Monthly Archives: May 2015

An Unintended Consequence

Long ago, in a land far away, Scott and I were the owners of a pest control business. The name of the company, if you must know, was Aardvark Aeration & Pest Control.


One freezing cold Saturday morning Scott woke me up early. He wanted me to help him test the brake lights on the trailer. He needed to make sure everything was running smoothly before spring began, and I was his lucky helper.

I was exceedingly unenthusiastic about this venture, especially when it meant sacrificing sleep and a nice warm bed. But I was a dutiful wife so I obliged. We put on our heavy coats, left our cozy apartment, and walked out into the frigid early morning air. The frosted grass crunched under our feet as we headed to the Datsun. Icicles hung from under the truck and entering the vehicle (which had no heating) was like shutting yourself in a freezer.  I shrank into my coat as I bounced along in the passenger seat trying to muster up a good attitude.

There was not a soul on the streets. All intelligent beings were still at home.

When we got to the storage units, Scott had to punch a code into a key pad so the mechanical arm would raise up and let us into the facility. Once we reached the unit where the trailer was stored, Scott hooked the trailer to the Datsun.

While Scott pushed the breaks and fiddled with the wiring inside the truck, I stood at my post behind the trailer on the frost-covered gravel.

Scott: Are they on?

Chelsea: No.

It was cold, standing there in my pajamas and coat, with my hands shoved in my pockets.

Scott: Are they on now?

Chelsea: No.

I started jumping up and down to create body heat.

Scott: How about now?

Chelsea: Nope.

By now my nostrils were starting to freeze together. I’m pretty sure that is final stage of hypothermia.

Scott: Are they on now?

Chelsea: No.

Finally the wires were connected and the lights came on. Hallelujah. We got in, slammed the doors and headed toward the exit of the storage unit facility. As we neared the exit, I noticed some words printed in cursive along the mechanical arm. Absent-mindedly I read them out loud:

“Thank you for the privilege of serving you.”

A smile broke out on my husband’s face. “Well, Chelsea,” Scott said, “I couldn’t have done it without you. Thanks for being willing to come out with me even though it is so early and cold. I really appreciate it.”

He reached for my hand.

It took my mind a couple seconds to realize what just happened. By some incredible accident I had unknowingly expressed appreciation for doing something I didn’t want to do, and it produced the most unexpected and pleasant response! His reaction was filled with gratitude, even though I hadn’t meant a word of what I said. It warmed up the whole morning and I felt that yes, indeed, it is a privilege to serve.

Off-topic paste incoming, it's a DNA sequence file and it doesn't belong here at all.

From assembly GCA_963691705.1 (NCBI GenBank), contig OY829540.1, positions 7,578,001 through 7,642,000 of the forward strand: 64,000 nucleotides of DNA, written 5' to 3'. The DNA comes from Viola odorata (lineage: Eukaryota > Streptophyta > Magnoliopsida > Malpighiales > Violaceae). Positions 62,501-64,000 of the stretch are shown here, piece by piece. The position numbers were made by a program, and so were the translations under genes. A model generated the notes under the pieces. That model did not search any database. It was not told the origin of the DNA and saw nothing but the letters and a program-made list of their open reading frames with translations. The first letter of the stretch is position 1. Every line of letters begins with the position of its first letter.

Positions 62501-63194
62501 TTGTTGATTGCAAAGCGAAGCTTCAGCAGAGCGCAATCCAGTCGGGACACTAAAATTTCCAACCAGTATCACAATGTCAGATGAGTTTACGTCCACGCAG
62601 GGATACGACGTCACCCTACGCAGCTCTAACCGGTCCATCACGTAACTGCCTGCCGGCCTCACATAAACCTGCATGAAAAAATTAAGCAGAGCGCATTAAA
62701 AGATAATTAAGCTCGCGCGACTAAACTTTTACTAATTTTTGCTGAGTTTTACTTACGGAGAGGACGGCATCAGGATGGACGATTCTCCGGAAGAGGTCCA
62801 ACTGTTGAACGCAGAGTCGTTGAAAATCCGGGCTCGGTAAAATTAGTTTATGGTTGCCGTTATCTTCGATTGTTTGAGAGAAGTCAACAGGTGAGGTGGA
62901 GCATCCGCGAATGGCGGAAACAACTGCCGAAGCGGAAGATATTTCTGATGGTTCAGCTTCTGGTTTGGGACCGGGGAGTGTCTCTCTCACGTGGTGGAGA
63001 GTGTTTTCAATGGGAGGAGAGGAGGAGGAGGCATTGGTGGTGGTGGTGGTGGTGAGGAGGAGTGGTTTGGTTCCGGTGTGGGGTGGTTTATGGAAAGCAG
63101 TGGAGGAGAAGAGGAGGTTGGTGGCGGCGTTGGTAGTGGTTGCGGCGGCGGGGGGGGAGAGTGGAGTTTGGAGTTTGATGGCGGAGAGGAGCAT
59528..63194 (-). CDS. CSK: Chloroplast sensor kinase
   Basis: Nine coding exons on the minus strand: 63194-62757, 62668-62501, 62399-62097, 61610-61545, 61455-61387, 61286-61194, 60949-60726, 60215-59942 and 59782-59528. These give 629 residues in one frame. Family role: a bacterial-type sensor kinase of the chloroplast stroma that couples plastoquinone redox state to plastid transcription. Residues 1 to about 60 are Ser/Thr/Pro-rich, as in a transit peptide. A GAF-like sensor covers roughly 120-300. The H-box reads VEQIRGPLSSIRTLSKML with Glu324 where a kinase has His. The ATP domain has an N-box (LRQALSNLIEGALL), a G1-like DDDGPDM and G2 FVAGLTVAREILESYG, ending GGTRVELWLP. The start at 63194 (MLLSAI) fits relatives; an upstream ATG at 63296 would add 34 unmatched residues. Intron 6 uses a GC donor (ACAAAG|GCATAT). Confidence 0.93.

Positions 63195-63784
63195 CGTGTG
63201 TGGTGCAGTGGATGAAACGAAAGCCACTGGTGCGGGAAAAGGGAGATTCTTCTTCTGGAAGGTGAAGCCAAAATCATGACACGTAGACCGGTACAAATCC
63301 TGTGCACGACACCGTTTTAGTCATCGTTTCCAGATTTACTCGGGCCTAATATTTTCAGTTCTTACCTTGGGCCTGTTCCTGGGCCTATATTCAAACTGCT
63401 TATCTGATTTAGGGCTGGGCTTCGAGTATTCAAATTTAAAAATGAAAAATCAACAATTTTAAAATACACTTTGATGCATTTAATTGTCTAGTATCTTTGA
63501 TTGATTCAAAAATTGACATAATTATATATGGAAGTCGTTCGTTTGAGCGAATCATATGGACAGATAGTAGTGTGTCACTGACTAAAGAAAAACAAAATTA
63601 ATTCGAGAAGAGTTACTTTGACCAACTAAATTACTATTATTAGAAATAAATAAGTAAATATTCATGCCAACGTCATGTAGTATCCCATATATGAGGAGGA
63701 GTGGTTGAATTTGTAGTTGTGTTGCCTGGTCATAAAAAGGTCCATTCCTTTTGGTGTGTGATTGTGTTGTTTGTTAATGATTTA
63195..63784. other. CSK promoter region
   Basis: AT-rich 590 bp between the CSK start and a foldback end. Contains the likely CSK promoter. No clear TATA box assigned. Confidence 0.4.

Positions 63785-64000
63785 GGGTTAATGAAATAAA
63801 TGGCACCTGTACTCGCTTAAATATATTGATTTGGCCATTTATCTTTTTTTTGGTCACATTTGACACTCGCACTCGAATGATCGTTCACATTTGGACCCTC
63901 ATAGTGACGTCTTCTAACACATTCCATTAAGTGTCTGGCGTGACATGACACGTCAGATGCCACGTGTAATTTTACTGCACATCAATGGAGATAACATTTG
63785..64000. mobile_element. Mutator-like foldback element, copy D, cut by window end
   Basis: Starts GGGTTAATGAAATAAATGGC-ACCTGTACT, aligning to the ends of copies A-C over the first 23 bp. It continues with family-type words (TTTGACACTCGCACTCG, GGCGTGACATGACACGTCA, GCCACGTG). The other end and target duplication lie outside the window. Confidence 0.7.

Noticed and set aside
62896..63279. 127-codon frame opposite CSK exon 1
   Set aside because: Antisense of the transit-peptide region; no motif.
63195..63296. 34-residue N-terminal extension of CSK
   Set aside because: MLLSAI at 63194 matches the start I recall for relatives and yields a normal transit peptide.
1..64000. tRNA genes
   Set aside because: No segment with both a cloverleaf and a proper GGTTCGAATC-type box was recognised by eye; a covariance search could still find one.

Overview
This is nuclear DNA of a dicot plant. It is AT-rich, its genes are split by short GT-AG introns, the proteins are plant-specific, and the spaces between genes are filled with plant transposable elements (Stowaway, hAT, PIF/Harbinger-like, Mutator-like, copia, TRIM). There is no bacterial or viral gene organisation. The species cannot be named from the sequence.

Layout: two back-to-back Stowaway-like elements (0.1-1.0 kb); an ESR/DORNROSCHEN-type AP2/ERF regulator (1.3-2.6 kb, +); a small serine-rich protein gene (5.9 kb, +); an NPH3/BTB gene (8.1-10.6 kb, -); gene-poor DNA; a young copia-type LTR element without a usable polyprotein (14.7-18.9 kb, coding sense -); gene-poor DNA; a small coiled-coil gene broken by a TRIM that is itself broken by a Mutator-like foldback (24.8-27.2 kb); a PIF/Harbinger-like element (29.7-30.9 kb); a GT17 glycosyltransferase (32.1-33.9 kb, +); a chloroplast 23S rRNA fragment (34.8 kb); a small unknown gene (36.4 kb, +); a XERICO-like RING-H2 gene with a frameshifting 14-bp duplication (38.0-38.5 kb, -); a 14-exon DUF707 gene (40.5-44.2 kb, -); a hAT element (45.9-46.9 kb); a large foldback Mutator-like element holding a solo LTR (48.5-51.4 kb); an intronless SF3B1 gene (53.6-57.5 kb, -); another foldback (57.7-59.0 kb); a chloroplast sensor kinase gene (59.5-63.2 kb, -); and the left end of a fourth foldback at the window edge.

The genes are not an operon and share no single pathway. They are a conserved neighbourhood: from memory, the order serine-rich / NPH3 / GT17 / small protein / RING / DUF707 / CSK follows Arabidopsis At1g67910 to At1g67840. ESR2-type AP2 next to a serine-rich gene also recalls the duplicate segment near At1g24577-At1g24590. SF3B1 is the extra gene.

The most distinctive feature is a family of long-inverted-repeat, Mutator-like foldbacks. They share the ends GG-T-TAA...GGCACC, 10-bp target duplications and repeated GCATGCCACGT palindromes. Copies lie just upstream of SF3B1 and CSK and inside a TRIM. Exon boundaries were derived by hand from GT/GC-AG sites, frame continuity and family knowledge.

I still think of this experience all the time.

Small sacrifices.

Kind words.

The joy of being needed.

And the great privilege it is to serve the one you love.


Filed under Uncategorized

My Mother: A Study in Great Fashion, Part 2

My dad often told people, “You owe it to your children to marry a beautiful wife.”

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He was a man who always practiced what he preached.

Some of you may remember the post I made last Mother’s Day. I wanted to make a part 2 of that post for this year’s celebration of Mom, but there were just too many wonderful photos. As I looked for a common theme, I discovered something about my parents I never knew: my dad loved to take photos of my mom in cool places in front of cool cars.


The Fiat. My parents drove this before they were married. My mom said she didn’t like this car because it rattled too much and she had to hold the door closed as they drove.


After they were married they drove this Karmann Ghia. Mom loved this car.


This was a borrowed convertible that they took on a little joy ride to the other side of Utah Lake. This is where Saratoga Springs is now.

I love this photo so much I made it my screen saver on my laptop:

Patsy at Thermopolis 1969

Their first of many Ford pick-ups, at Mammoth Hot Springs

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The karmann ghia again at an old mission in San Luis Obisbo, CA

This is my dad’s very first fireworks stand/filling station in Jackson Hole. He and my mom ran everything since nothing was self-serve back then. This is her pumping gas for a customer.


Then kids started coming along. Here is the first of seven.


Karmann ghia

As the family got bigger the cars did, too.


Lovely station wagon in the ghost town of South Pass City, Wyoming (I think).

By the time I came along (#6), we drove a massive blue van with no seat belts. I cannot find any photos of my mom posing in front of that, but I’m sure she still would have made it look great.

But then, my mom could make anything look good. 😉



Filed under Family History